The Abergavenny Food Festival is rightly proud of its environmental track record. It encourages Festival goers to arrive by public transport, looks to showcase locally produced food and reduces its waste as far as possible. Recycling bins for bottles and cans are a standard feature of the Festival and since 2009 food waste has also been collected for composting. However, Festival organisers are aware that avoiding waste in the first place is even better than recycling it and strive to reduce the amount produced at the event.
Traders started playing their part in 2009 when the Castle was designated a Zero Waste Zone and an effort made to ensure all the zone’s waste was either recyclable or compostable. Bamboo bowls and paper plates replaced polystyrene trays and drinks were served in plastic or paper cups. The initiative was greeted so positively by traders and festival-goers that the Zero Waste idea was extended across the whole Festival the next year.
Traders and stall-holders embraced the idea with enthusiasm.
• Tea was served in vintage china cups which were washed and reused.
• “Love Your Left-overs” plastic storage containers were handed out so festival-goers whose eyes were bigger than their stomachs could save the rest to enjoy later.
• Small bags and caddies appeared on stalls to collect the toothpicks and cups samples were served in for recycling – giving the phrase “wood recycling point” a whole new meaning.
• Glass bottles and plastic milk bottles were popped in the recycling banks rather than binned
• Cardboard was flattened and left out for collection by the recycling team or taken around to Recycling HQ in Brewery Yard.
The AFF Team appreciates all those efforts and plan to build on them at this year’s Festival. Local firm Maximum Recycling will again be running the recycling, litter-picking and waste collection services at the Festival. Trader Recycling Points (TRPs) are being introduced to complement the banks of recycling bins dotted around the Festival. These TRPs will be used to collect cardboard and sacks of bottles, cans and foodwaste generated at the back stalls. Starch sacks for food waste and clear plastic bags for plastic bottles and cans will be available for stall-holders and special collections can be arranged for those generating a lot of any particular type of recycling such as glass.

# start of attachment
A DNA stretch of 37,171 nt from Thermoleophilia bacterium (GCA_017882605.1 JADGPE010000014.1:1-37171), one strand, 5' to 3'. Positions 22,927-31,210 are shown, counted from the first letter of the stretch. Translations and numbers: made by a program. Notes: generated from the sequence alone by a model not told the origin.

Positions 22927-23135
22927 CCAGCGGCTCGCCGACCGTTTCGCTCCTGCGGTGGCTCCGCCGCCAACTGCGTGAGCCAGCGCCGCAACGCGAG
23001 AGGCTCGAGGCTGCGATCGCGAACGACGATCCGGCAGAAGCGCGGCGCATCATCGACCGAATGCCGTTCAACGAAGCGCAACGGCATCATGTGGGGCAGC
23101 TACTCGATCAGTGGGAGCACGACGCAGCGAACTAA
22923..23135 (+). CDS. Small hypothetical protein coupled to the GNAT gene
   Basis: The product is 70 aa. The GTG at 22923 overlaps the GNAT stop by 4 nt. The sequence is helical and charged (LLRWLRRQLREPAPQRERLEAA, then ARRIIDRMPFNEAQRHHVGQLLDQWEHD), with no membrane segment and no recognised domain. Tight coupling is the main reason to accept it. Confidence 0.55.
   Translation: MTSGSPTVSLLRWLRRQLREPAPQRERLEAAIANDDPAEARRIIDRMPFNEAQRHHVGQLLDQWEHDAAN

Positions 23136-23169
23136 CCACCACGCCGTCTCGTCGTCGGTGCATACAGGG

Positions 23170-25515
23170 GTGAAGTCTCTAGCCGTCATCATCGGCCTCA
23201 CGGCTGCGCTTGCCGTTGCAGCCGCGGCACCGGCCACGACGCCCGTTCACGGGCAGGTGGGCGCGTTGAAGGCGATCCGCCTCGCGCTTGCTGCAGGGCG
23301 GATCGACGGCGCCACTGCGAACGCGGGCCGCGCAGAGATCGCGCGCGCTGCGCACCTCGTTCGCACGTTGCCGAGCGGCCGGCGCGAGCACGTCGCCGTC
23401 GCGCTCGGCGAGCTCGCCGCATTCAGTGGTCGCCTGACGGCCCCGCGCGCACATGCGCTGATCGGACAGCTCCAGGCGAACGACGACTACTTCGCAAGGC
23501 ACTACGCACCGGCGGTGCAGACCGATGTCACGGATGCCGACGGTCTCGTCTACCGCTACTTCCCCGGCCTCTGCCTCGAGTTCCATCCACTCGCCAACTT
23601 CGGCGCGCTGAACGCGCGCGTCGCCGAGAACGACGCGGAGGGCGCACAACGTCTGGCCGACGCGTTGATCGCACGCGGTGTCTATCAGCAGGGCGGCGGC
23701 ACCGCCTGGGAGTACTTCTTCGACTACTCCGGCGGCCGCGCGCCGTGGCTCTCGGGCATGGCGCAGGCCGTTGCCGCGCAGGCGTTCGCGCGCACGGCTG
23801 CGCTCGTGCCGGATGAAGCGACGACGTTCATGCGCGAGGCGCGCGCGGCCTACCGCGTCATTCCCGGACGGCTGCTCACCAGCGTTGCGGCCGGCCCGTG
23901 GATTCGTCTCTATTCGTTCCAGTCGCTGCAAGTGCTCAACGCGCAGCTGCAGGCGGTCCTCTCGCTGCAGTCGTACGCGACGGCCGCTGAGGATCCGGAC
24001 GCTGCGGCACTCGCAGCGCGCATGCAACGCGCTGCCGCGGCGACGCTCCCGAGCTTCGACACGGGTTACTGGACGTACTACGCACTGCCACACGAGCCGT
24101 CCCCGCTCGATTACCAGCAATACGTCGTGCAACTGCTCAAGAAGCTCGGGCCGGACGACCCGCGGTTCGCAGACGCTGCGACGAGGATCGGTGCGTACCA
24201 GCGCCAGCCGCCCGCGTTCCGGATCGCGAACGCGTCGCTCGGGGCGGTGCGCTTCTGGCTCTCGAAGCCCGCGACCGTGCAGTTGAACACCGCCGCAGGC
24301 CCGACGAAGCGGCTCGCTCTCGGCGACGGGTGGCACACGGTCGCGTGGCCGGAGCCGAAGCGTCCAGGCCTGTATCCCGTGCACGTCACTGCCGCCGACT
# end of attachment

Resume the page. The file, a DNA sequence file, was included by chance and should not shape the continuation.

In addition, traders are asked to take the following steps to help minimise the Festival’s waste:
• Where possible, use reusable trays and crates to transport merchandise to the Festival.
• Use recyclable cardboard boxes to transport merchandise to site.
• Serve food in compostable/recyclable containers. See the inset box for a list of suppliers.
• Do NOT serve drinks in compostable cups, as these confuse the public and are often put in the plastics recycling bins. Plastics contaminated with the starch cups can not be recycled.
• If serving samples, provide a recycling point at front of stall – ie. for toothpicks (compostable!) or plastic sample cups (recyclable).
• Use the recycling bins dotted around the Festival to recycle small amounts of segregated waste. These bins are being regularly checked and emptied throughout the Festival.
• Use the nearest Trader Recycling Point for cardboard and larger amounts of recycling. Again, these will be serviced regularly by Maximum Recycling staff.
Working together, we aim to make this the greenest, lowest-impact Food Festival ever!
Compostable Catering Supplies:
There are a number of companies selling compostable cutlery, dishes and cups.
Two examples are:
Avoid products described as “degradable” or “biodegradeable” as they are often plastic designed to break up in to tiny pieces. Truly compostable products are made of plant-based materials like wood, paper or bamboo.